MeUndies saves its links for Stories showcasing a new product design and skips the less salesy Stories that go behind the scenes of its photo shoots or document its office culture. The brand launches about four new designs a month through Instagram Stories and adds links to one or two of those that lead to a mobile-optimized product page with a white background that mirrors Instagram’s own motif, said Greg Fass, who handles partnerships and influencer marketing at MeUndies.

Outside typically posts three Stories to Instagram per week and adds links to every one of them. “But we still have it so that all of them are enjoyable without the link,” said Rosenfield.

via Marketing Land


Popular posts from this blog

6 types of negative SEO to watch out for

The threat of negative SEO is remote but daunting. How easy is it to for a competitor to ruin your rankings, and how do you protect your site? But before we start, let’s make sure we’re clear on what negative SEO is, and what it definitely isn’t.Negative SEO is a set of activities aimed at lowering a competitor’s rankings in search results. These activities are more often off-page (e.g., building unnatural links to the site or scraping and reposting its content); but in some cases, they may also involve hacking the site and modifying its content.Negative SEO isn’t the most likely explanation for a sudden ranking drop. Before you decide someone may be deliberately hurting your rankings, factor out the more common reasons for ranking drops. You’ll find a comprehensive list here.Negative off-page SEOThis kind of negative SEO targets the site without internally interfering with it. Here are the most common shapes negative off-page SEO can take.Link farmsOne or two spammy links likely won’…

Another SEO tool drops the word “SEO”

This guest post is by Majestic’s Marketing Director, Dixon Jones, who explains the reasons for their recent name change.
Majestic, the link intelligence database that many SEOs have come to use on a daily basis, has dropped the “SEO” from it’s brand and from its domain name, to become Since most people won’t have used Google’s site migration tool before, here’s what it looks like once you press the “go” button:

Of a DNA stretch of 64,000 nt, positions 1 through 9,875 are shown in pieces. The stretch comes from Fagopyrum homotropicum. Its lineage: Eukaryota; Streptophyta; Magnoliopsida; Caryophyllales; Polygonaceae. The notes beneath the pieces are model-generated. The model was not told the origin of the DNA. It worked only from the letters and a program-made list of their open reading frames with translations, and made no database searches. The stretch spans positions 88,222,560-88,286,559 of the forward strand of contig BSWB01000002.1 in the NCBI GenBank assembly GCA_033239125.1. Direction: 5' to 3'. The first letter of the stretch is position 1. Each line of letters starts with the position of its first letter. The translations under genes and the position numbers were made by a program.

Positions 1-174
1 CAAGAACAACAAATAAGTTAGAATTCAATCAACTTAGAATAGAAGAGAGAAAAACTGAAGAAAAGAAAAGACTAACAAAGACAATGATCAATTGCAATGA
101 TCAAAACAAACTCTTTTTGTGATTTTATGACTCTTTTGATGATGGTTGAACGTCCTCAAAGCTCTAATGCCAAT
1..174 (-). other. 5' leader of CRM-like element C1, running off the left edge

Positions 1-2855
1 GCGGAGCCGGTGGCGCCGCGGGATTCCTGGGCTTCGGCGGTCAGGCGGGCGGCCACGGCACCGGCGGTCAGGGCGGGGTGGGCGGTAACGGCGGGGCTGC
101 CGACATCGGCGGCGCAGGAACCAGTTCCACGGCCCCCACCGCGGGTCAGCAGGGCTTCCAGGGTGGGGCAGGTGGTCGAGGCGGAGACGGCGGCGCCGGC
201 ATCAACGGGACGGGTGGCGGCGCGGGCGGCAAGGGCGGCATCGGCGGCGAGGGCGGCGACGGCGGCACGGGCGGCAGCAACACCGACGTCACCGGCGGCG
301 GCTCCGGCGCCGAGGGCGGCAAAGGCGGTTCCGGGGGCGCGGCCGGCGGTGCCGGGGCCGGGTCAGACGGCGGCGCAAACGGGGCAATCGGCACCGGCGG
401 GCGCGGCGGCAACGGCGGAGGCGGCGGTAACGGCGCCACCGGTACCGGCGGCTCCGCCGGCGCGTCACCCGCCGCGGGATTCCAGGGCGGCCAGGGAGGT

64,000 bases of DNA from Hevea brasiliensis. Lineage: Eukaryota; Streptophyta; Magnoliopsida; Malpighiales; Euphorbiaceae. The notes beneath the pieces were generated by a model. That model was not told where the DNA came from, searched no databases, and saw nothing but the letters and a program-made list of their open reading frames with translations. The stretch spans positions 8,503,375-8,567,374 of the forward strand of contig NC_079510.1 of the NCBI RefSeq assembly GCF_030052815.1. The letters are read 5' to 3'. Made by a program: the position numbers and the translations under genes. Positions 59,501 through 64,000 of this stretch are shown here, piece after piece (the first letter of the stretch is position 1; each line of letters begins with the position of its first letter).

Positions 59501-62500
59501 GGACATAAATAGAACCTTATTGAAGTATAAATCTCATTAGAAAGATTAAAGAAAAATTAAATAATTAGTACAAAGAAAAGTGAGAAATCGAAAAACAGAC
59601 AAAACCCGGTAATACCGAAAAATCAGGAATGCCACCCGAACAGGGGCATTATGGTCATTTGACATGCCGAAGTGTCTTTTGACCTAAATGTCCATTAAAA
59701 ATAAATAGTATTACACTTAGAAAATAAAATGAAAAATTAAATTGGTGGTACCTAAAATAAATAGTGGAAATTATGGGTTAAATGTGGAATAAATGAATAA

In actual fact – there’s a minor bug in the tool. The address change is to the https version of (which GWT makes us register as a separate site) but that message incorrectly omits that. Fortunately, elsewhere in GWT its clear the omission is on Google’s side, not a typo from the SEO. It is most likely that the migration tool was developed before the need for Google to have separate verification codes for http and https versions of the site.
The hidden costs of a name change
There were a few “nay sayers” on Twitter upset that Majestic might be deserting it…

What will happen to influencer marketing if Instagram ‘Likes’ go away?

In April, app researcher Jane Manchun Wong discovered Instagram was testing removing “Like” counts on posts. At the time, an Instagram spokesperson told TechCrunch it was not a public test, but an internal prototype and that the company was “exploring” new ways to reduce pressure on Instagram.The possibility that Instagram – a primary platform for influencer marketing – may potentially eliminate “Likes” could impact the influencer community, causing brands to question whether or not an influencer has enough sway to contribute to the brand’s marketing efforts. Without an outward facing metric such as “Likes,” influencers would have to rely on other resources to prove their content is worthwhile – once such resource: influencer marketing agencies.Good news for agencies“I do see it as a good thing for influencer marketing agencies and platform providers,” said Leah Logan, VP of media product strategy and marketing for Collective Bias.Logan’s influencer marketing agency works with a numbe…